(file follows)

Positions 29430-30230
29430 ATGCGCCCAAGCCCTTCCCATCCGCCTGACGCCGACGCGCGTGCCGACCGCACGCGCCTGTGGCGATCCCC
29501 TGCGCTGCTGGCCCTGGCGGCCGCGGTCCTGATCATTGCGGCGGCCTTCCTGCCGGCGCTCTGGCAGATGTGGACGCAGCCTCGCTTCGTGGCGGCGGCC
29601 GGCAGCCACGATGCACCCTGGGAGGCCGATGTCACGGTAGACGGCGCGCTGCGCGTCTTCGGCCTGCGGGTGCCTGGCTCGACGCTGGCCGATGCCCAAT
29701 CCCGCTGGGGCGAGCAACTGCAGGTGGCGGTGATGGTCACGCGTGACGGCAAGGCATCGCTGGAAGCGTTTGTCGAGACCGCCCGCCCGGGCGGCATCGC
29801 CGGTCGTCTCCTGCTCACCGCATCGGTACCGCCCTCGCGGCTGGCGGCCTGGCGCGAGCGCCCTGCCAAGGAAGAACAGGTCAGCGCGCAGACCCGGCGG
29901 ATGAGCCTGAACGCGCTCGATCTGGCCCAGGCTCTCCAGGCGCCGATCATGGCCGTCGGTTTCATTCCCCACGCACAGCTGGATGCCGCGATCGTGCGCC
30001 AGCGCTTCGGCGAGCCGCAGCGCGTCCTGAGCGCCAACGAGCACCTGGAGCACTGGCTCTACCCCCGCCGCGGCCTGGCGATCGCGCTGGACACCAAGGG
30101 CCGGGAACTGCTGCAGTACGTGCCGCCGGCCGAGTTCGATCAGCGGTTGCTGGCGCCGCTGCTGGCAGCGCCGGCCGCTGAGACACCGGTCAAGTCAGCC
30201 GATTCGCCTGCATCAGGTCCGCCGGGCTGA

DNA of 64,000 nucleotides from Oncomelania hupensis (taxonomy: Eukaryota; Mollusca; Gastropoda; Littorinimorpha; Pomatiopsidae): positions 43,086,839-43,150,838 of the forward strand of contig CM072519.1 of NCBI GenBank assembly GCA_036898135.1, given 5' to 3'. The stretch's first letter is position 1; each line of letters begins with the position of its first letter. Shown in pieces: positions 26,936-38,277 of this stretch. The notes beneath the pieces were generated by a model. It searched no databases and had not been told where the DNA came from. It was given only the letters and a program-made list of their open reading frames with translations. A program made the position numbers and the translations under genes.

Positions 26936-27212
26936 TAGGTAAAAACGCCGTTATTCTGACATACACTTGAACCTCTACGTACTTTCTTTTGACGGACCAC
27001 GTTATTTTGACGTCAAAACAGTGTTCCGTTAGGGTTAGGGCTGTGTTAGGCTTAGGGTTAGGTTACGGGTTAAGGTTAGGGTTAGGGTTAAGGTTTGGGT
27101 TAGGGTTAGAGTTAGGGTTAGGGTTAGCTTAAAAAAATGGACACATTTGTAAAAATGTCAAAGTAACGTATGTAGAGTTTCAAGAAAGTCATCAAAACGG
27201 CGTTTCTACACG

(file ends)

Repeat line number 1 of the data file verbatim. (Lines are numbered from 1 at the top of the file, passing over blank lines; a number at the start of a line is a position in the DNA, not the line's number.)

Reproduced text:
Positions 29430-30230